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Genome map may help devil fight cancer
The mission to save the Tasmanian devil from a deadly facial tumour disease has been given a boost, with scientists successfully developing a map of the genetic make-up of a healthy devil.

The facial tumour disease has been recorded in 60% of Tasmania's wild devils, which are now an endangered species.

Lead researcher Dr Elizabeth Murchison of the Wellcome Trust Sanger Institute in the United Kingdom says they mapped the genome by taking samples of healthy tissue from two devils in Hobart and Sydney.

She presented her team's research today at the Australasian Microarray & Associated Technologies Association conference in Hobart.

"The devil is under serious threat of extinction because of a transmissible cancer which is affecting their population, and cancer is caused by mutations in genes," says Murchison.

"But of course the devil being a marsupial, being an unusual animal - we have no genetic sequence, no genetic tools available to understand the devil's genes and therefore to understand the cancer.

"So the first step of starting to understand the cancer is to sequence the genome of the devil so we have an entire map of the devil's DNA in order to find out where the genes are.

"[We can] therefore find out where the devil's cancer mutations are, which could help us start to develop therapies and cures for the devil, at least to help conservation efforts."
Comparing good and bad

Murchison says the next step is to compare the genome map of healthy devil tissue with diseased cells.

"As the cancer has grown and emerged it has acquired thousands of mutations. Only a small subset of these mutations actually cause the cancer," she says.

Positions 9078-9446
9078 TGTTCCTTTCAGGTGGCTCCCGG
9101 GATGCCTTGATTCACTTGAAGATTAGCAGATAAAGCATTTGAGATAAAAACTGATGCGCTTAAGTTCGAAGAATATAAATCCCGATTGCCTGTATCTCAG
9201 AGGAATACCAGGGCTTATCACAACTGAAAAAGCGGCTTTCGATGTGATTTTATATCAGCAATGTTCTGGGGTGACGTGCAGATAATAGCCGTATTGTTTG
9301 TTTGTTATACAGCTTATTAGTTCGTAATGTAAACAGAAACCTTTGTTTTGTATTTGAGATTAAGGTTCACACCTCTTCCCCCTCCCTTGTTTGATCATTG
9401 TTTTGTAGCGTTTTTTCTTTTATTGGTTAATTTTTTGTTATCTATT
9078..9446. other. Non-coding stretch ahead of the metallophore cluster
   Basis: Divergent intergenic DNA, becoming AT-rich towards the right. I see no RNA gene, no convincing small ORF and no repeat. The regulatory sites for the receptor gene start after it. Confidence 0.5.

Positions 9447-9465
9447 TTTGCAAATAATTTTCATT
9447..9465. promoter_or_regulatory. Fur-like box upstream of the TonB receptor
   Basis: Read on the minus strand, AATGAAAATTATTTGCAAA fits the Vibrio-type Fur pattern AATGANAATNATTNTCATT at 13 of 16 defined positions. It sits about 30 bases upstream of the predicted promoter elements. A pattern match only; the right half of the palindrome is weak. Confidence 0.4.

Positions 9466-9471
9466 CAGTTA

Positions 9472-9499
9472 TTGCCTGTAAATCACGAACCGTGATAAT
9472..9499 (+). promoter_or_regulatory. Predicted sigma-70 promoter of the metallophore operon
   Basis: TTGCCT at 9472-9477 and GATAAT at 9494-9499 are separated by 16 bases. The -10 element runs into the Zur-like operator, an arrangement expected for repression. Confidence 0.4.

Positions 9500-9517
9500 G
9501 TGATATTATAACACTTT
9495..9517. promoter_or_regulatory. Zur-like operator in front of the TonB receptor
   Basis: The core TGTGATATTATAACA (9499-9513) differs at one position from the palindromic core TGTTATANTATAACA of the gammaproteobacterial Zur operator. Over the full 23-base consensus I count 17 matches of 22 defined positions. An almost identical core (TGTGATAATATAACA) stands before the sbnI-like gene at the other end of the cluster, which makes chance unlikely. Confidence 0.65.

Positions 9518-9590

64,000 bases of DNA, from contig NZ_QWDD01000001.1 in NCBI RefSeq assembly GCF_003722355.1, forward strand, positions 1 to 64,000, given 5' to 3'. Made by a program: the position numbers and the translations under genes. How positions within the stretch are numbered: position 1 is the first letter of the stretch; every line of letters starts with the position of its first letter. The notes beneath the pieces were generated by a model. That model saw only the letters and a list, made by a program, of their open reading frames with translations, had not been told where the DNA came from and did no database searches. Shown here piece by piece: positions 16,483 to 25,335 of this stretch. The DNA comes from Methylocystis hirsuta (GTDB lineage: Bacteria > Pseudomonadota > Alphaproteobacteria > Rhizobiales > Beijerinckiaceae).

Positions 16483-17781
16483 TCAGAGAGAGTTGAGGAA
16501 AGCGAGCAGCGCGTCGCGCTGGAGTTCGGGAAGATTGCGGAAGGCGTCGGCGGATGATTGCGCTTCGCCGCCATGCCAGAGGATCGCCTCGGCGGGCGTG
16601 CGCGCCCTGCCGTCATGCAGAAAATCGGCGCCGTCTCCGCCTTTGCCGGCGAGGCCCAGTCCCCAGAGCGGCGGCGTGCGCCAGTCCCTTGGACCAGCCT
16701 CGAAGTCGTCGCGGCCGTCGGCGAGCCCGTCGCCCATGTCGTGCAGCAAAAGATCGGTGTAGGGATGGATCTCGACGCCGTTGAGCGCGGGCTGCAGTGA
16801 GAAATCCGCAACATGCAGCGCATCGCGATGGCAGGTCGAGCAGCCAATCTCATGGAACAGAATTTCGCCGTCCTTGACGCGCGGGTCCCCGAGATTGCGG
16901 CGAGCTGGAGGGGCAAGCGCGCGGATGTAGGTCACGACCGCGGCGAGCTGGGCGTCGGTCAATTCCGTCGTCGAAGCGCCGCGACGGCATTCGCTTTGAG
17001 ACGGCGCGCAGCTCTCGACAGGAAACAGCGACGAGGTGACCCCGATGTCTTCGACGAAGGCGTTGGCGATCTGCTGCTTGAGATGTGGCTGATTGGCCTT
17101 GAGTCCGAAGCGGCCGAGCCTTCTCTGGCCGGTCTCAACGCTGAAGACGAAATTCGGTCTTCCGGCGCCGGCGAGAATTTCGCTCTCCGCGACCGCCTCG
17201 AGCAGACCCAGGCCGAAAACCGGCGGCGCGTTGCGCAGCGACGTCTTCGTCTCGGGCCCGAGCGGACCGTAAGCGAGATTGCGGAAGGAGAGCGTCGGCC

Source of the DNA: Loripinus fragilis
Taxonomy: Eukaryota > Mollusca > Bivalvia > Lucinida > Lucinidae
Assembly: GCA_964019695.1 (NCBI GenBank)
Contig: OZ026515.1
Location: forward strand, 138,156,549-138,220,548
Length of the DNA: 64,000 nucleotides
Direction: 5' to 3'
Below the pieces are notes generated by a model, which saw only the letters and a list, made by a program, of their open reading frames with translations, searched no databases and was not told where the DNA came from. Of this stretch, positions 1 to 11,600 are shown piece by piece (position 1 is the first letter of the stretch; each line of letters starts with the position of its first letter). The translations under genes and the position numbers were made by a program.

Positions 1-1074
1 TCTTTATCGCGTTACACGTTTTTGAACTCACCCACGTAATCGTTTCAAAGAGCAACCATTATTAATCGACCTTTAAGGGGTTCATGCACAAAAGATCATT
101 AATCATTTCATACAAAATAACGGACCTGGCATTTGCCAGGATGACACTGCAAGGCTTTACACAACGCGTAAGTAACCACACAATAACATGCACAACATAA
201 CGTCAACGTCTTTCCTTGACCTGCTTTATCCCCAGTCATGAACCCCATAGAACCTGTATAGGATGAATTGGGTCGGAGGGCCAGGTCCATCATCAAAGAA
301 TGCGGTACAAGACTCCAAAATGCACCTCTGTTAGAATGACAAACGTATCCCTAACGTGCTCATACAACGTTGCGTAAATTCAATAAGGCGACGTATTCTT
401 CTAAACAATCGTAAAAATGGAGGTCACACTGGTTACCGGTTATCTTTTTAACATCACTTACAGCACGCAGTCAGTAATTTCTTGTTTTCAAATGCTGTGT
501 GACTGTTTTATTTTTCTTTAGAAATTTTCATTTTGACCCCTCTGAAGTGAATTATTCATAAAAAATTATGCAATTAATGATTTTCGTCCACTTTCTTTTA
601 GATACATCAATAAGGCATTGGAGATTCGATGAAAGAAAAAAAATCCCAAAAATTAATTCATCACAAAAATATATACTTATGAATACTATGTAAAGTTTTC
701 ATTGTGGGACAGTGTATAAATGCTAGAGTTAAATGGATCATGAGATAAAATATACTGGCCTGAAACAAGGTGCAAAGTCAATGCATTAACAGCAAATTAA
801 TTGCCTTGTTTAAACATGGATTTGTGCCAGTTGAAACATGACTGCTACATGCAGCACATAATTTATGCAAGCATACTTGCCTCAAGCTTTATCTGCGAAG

"So the challenge now is to go through these mutations and figure out which ones of these mutations are cancer causing.

"We can then look at the cancers and find anything that's different or wrong. We'll know that those are mutations which are candidates for having caused the devil cancer."

Murchison says mapping the genome will help to conserve both captive and wild devil populations.

"This gene map will help us to assess the diversity of different types of genetics out there in the wild in order to help us design conservation efforts which will hopefully help us protect the devils still out in the wild," she said.

"[It will] also assist with conservation efforts with devils that are in captivity - quarantine populations - to make sensible choices about captive breeding, matings."

But Murchison says the work is complicated and it will be months before researchers have a handle on which mutations are likely to be cancer-causing.

"But we have a good clue because there's a lot of very good studies of human cancers which have pinpointed a number of genes which are involved in cancer in humans," she said.

"Devils, although they look quite different to humans, they're actually genetically quite close to humans and so we are able to use these clues we've learned from human cancers and transfer them into the devil and look for similar mutations which may tell us which ones are the culprits."

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